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Category Archives: Media Coverage
Trust me, a Belly Dancer will happily dress just as skimpy and flashy – and will dance with just as many wiggles and undulations – for an all-female audience, as they will for an audience that includes men. In fact, most of the dancers I know would rather dance for the all-female audience any day.
from the contra costa times (jan 27, 2006):
More recently, she saw a belly dance show performed by Suhaila Salimpour, a Kensington resident with a dance studio on San Pablo Avenue in El Cerrito. She e-mailed Salimpour (who professionally uses her first name only) and the two became friends. Somewhere along the way, an idea for a reality show was hatched. They spent this week at the studio filming material for a television pilot.
“I spend a lot of time working on reality shows,” said Lorene Machado, a television and movie producer who works closely with Cho. Machado said her reality credits include “Bridezilla” and the “World’s Wildest Police Videos.”
“This clicked immediately,” she said. “It has so much potential. You can’t keep it in the box. It’s kicking at the box to get out.”
could it be the end? or a new beginning? Continue reading
On a recent Thursday night, a 25-year-old belly dancer known as Asharah, who learned her first moves as a Princeton University student, winds her way up and down the narrow aisle between tables, snaking her arms through the air and eliciting catcalls with her Turkish drop, which takes her from a 90-degree backbend to the floor.
it’s short, but the comments are interesting…
in cape town, south africa, a more-formal presentation – A feast of navel encounters
Opening tonight at the Obz Cafe Theatre is Bellylicious, a dynamic exposition of the various styles of the sensual Middle Eastern dance, as performed by the belly-dancing schools in Cape Town.
in australia, dancing with purpose…
MORUYA Pre-school has found an innovative way to raise funds to enclose the back verandah of the Campbell Street building and create a new and very functional additional space for the school.
When the pre-school’s fund-raising committee decided to take on the challenge and raise $7000 for the project, Amber Paisley Top volunteered her skills as a belly dancer to run classes for the rest of the year.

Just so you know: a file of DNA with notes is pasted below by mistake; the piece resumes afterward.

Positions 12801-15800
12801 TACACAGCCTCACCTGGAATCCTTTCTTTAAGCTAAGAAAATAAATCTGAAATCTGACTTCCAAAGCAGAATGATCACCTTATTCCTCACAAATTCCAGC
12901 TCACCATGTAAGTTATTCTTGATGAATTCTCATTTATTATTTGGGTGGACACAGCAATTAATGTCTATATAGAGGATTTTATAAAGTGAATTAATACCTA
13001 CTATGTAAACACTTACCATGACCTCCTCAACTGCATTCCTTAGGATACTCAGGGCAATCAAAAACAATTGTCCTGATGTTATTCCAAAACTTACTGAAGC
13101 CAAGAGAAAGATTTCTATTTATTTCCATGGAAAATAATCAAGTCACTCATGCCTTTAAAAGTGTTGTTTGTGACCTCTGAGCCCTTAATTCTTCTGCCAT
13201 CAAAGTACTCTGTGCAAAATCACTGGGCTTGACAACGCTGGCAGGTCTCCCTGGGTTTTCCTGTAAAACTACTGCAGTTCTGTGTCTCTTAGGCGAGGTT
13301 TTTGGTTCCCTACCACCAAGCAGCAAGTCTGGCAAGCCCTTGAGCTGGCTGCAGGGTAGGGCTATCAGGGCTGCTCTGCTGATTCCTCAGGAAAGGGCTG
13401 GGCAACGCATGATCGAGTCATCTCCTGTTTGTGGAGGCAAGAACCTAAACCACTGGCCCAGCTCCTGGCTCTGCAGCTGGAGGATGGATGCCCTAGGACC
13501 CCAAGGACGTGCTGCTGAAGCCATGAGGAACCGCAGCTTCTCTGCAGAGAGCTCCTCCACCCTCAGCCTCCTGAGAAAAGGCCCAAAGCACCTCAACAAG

Forty-four women and girls, aged between 12 and 70 years, signed up to take a 10-week course during term three, choosing either a beginners’ or intermediate level class. That way $3000 was raised.
originally from the dallas morning news, but carried in the fort wayne news-sentinel online, Ex-Marine teaches male belly dancers
Dr. [Anthony] Shay [dance historian at Pomona College in California] says the West’s “pink and blue syndrome” when it comes to dance moves isn’t shared by other regions of the world, pointing to the similarities in female and male movements in salsa and Polynesian dancing.
“The idea that these movements are only appropriate to women’s bodies is wrong,” he says. “We think when a male articulates his torso he is somehow being effeminate, but that is really a culturally specific notion held by Anglo-Americans.”
a broadly-scoped article discussing dancers that aren’t waifish, from the boston globe… They make their move, and it’s big
not just dance classes on an air force base… Belly dancing class offers fun, social outlet
… but there’s a guy in the mix:
Shayne Dempsey, attending with his wife Allison, was the only man in the group. He had previously taken belly dancing classes while living in another state.
“I like it. It’s fun,” said Dempsey. “It teaches you to use muscles you didn’t know you had. It doesn’t matter what age you are. Anybody can learn to do it.”
An untrained eye could become hypnotized by the music and body thrusts, but the dance in its basic form is both beautiful and breathtaking.
a very personal, inspirational story, from the arizona republic – Belly dancer shakes cerebral palsy limits
Neena Nour was diagnosed with mild cerebral palsy when she was 6. Doctors said she would be unable to dance, roller skate or balance.
Her determination proved them wrong.
Nour, 20, whose real name is Christina Pope, dances in the classical Middle Eastern belly dance tradition, known as raks sharki, and has been practicing her profession for four years.
On Friday, the Mesa resident and several other dancers will perform at Mesa Women’s Club in a benefit for United Cerebral Palsy of Central Arizona.
“My mission in life is to inspire others,” said Nour, who had to overcome her difficulties and develop alternate paths through various therapies.